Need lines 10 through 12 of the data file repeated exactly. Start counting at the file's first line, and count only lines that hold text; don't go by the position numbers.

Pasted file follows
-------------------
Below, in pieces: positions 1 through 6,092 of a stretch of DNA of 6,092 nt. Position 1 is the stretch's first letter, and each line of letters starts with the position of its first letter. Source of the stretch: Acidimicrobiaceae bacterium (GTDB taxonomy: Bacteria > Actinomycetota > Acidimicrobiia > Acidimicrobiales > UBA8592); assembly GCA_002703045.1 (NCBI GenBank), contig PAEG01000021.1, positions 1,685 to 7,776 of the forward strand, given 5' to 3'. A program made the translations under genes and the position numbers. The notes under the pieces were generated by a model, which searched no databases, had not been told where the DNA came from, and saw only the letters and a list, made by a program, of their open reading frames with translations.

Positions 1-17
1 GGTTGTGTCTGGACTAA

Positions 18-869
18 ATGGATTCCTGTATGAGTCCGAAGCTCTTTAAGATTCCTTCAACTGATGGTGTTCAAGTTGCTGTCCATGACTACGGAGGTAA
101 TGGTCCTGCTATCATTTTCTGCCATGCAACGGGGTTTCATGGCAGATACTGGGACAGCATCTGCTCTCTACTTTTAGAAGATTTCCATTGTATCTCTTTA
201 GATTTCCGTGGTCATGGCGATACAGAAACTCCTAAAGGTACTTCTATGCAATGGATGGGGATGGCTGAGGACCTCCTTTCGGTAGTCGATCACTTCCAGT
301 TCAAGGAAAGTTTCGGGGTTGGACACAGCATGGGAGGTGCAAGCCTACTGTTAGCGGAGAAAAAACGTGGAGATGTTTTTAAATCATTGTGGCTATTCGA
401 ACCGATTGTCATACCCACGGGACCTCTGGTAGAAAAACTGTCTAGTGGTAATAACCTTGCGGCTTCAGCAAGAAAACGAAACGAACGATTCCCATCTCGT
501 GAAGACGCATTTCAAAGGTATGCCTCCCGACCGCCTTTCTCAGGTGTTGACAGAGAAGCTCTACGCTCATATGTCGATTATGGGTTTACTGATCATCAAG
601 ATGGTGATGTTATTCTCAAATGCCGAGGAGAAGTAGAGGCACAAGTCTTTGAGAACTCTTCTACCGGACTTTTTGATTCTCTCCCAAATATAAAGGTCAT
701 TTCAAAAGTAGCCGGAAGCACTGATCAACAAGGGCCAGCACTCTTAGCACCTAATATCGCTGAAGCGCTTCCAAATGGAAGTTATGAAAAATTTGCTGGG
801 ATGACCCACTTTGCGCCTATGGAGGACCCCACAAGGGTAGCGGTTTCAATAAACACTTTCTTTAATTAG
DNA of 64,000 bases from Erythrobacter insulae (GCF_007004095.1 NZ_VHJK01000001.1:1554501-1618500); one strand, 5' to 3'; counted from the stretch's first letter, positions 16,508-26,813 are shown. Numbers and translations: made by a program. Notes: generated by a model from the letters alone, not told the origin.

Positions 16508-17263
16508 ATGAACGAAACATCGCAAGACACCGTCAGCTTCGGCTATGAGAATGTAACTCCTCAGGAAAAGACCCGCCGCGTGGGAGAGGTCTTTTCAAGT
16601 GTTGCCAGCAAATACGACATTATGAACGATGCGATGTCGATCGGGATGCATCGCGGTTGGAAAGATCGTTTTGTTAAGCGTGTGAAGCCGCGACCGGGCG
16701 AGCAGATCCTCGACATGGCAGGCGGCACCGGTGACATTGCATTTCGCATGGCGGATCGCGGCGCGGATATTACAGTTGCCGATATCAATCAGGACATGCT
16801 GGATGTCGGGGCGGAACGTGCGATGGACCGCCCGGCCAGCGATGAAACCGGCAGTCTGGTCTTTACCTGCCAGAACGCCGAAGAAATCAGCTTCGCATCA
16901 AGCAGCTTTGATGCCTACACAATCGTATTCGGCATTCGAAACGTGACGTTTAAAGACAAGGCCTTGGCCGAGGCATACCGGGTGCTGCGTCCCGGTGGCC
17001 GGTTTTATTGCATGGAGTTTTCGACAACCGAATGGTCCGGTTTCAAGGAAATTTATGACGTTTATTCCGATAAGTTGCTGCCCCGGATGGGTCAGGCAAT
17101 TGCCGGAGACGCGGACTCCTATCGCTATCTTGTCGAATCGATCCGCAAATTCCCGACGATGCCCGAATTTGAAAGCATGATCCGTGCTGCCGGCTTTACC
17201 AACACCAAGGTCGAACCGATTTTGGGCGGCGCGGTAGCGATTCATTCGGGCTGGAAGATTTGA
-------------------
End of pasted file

501 GAAGACGCATTTCAAAGGTATGCCTCCCGACCGCCTTTCTCAGGTGTTGACAGAGAAGCTCTACGCTCATATGTCGATTATGGGTTTACTGATCATCAAG
601 ATGGTGATGTTATTCTCAAATGCCGAGGAGAAGTAGAGGCACAAGTCTTTGAGAACTCTTCTACCGGACTTTTTGATTCTCTCCCAAATATAAAGGTCAT
701 TTCAAAAGTAGCCGGAAGCACTGATCAACAAGGGCCAGCACTCTTAGCACCTAATATCGCTGAAGCGCTTCCAAATGGAAGTTATGAAAAATTTGCTGGG